That, however, presumes that CBP has staff available: The whole purpose of the closure was to free up those operating the crossing -- 23 according to one report -- to deal with migrants. Slater brushed aside that concern.
"You don't need 23 people to supervise,'' he said.
But Hobbs remains adamant she won't be using her power as commander in chief of the state Guard to deploy soldiers at state expense.
There is, however, precedent for state deployment.
Her predecessor, Republican Doug Ducey, sent Guard troops to the border in 2018 to assist federal agents. The soldiers were assigned duties like helping with secondary inspections at commercial border crossings, doing things like operating X-ray machines.
And that was before the latest flood of more than 2,000 people crossing the border daily in the Tucson sector alone.
House Speaker Ben Toma added his voice Friday, saying there is a role for the Guard along the border, if not assisting federal agencies than at least helping out local police and sheriffs. And the Peoria Republican faulted Hobbs for refusing to do even that.
"Republicans in the Legislature specifically funded a mission of the National Guard to provide support to law enforcement on the border,'' he said in a prepared statement. "Gov. Hobbs cut that mission short to instead aid in the transportation and housing of illegal aliens.''
His charges are based on how the state was supposed to use $209 million originally appropriated in 2022 for the Border Security Fund. Of that total, about $20 million was allocated to have Guard soldiers and airmen on state active duty provide support to law enforcement in Cochise, Maricopa, Pinal, Santa Cruz and Yuma counties.
Slater said there are two flaws in what Toma is saying.
One, he said, is that the state is not paying for housing any migrants.
More to the point, Slater said the governor did nothing illegal by diverting funds to instead bus migrants elsewhere.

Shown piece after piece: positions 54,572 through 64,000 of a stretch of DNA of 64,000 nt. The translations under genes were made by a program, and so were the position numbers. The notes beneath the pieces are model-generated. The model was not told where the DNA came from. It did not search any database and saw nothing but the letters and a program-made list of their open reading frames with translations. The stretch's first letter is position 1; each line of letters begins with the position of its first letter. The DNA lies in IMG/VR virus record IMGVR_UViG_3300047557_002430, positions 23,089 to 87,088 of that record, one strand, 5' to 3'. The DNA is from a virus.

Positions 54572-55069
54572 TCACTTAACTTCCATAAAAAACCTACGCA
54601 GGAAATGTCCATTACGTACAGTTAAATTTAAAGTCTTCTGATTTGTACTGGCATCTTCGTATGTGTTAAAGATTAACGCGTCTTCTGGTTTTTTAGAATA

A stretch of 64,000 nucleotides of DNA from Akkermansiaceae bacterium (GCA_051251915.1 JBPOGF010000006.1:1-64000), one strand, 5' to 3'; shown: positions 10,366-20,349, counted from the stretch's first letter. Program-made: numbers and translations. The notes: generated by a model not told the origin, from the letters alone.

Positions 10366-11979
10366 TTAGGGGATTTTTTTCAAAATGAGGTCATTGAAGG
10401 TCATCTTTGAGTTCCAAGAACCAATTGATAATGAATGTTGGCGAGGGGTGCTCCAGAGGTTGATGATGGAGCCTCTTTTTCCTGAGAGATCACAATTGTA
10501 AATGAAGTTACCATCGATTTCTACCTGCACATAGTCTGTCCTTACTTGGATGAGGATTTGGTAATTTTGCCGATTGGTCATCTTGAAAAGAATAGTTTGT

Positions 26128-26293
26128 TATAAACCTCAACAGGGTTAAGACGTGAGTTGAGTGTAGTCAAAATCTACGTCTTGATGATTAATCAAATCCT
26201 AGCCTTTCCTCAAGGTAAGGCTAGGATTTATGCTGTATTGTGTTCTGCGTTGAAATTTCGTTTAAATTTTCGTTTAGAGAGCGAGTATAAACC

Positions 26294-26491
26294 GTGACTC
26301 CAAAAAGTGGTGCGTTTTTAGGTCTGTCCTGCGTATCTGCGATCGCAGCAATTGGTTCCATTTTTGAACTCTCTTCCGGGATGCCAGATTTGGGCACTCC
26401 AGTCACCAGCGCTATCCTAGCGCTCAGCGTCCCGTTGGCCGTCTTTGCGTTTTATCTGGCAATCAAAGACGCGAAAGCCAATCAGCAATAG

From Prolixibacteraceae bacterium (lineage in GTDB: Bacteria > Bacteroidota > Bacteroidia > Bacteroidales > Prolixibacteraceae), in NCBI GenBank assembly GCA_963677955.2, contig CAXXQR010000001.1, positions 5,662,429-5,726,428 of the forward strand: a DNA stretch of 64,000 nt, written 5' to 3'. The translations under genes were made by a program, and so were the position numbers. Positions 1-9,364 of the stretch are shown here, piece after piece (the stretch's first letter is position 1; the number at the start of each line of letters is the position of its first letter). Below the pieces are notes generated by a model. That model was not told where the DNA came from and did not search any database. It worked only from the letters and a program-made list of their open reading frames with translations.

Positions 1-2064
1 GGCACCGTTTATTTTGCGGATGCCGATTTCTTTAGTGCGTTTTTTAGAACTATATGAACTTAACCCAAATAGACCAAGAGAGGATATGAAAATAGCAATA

In fact, a provision in the budget for the current fiscal year, enacted by the Republican-controlled Legislature, says that dollars deposited into the Border Security Fund can also be used for a laundry list of other purposes beyond preventing entry into this country of those who are not here legally.
And Hobbs said she is using the funds to put migrants on buses to ship them elsewhere in the country.
The governor said, however, what she is doing -- an extension of the program that Ducey started before she took office in January -- is far different than what is being done by Texas Gov. Abbott who, under the banner of Operation Lone Star, has sent more than 50,000 migrants to New York City, Washington D.C. and Chicago. That has provoked outrage from the Democratic mayors of those cities.
"We're certainly not sending people just randomly to places,'' she said. "We're sending them where they need to go.''
That, Hobbs said, is why she has not gotten complaints from leaders in those other states.
"We're coordinating with folks on the ground,'' the governor said.
"We're not just randomly sending people,'' she said. "We're getting folks to as close to their destination as possible where they have sponsors, where they have support, where they have resources.''
Hobbs on Friday joined with other Democratic officials across the nation in lashing out at the Biden administration for failing to address the problems at the border.
"It is absolutely straining our capacity, which is why we have continued to talk to the feds about the need for additional support,'' she said.
"I'll again share my continued frustration at this situation and their lack of response that's costing the state of Arizona taxpayers,'' Hobbs continued. "And our capacity is at its limit right now.''
On X and Threads: @azcapmedia